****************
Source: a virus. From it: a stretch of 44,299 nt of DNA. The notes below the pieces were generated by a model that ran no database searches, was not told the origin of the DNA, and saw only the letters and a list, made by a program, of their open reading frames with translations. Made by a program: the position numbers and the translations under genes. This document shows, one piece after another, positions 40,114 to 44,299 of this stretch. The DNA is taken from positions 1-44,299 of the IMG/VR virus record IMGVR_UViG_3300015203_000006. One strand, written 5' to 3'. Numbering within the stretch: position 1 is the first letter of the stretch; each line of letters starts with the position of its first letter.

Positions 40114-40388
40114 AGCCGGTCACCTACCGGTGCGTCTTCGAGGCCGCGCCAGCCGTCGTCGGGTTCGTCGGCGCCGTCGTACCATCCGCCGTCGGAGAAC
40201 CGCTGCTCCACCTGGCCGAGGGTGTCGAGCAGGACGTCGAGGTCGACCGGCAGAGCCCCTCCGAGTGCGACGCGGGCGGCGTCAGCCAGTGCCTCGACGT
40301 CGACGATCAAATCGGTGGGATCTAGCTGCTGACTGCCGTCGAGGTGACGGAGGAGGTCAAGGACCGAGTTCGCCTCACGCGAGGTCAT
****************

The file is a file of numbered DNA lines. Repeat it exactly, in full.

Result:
Source: a virus. From it: a stretch of 44,299 nt of DNA. The notes below the pieces were generated by a model that ran no database searches, was not told the origin of the DNA, and saw only the letters and a list, made by a program, of their open reading frames with translations. Made by a program: the position numbers and the translations under genes. This document shows, one piece after another, positions 40,114 to 44,299 of this stretch. The DNA is taken from positions 1-44,299 of the IMG/VR virus record IMGVR_UViG_3300015203_000006. One strand, written 5' to 3'. Numbering within the stretch: position 1 is the first letter of the stretch; each line of letters starts with the position of its first letter.

Positions 40114-40388
40114 AGCCGGTCACCTACCGGTGCGTCTTCGAGGCCGCGCCAGCCGTCGTCGGGTTCGTCGGCGCCGTCGTACCATCCGCCGTCGGAGAAC
40201 CGCTGCTCCACCTGGCCGAGGGTGTCGAGCAGGACGTCGAGGTCGACCGGCAGAGCCCCTCCGAGTGCGACGCGGGCGGCGTCAGCCAGTGCCTCGACGT
40301 CGACGATCAAATCGGTGGGATCTAGCTGCTGACTGCCGTCGAGGTGACGGAGGAGGTCAAGGACCGAGTTCGCCTCACGCGAGGTCAT